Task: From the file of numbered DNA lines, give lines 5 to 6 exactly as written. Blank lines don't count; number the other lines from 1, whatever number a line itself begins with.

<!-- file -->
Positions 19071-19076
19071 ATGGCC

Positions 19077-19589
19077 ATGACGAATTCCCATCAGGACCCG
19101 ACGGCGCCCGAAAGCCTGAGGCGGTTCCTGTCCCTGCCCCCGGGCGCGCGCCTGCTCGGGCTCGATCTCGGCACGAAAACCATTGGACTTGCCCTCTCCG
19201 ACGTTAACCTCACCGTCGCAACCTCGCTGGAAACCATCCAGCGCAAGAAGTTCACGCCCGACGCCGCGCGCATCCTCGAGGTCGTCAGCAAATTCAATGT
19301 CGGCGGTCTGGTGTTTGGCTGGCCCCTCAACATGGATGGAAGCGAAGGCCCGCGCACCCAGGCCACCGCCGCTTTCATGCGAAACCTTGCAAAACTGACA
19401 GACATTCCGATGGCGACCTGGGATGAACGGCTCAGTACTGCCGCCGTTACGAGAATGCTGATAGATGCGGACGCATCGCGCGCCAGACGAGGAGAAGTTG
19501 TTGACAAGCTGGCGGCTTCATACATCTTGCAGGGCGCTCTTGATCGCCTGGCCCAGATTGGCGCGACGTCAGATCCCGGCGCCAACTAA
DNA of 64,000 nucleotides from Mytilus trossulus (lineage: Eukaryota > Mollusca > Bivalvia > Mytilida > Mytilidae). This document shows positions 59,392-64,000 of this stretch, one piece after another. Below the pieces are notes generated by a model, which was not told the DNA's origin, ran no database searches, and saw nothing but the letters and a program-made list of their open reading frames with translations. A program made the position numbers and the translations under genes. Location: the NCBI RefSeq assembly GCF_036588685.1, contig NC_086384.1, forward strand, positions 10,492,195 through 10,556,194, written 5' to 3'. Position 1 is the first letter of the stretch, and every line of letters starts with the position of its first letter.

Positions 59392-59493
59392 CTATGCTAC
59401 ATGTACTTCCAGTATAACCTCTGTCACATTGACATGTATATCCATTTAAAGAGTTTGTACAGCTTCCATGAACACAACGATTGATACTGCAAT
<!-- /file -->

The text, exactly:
19101 ACGGCGCCCGAAAGCCTGAGGCGGTTCCTGTCCCTGCCCCCGGGCGCGCGCCTGCTCGGGCTCGATCTCGGCACGAAAACCATTGGACTTGCCCTCTCCG
19201 ACGTTAACCTCACCGTCGCAACCTCGCTGGAAACCATCCAGCGCAAGAAGTTCACGCCCGACGCCGCGCGCATCCTCGAGGTCGTCAGCAAATTCAATGT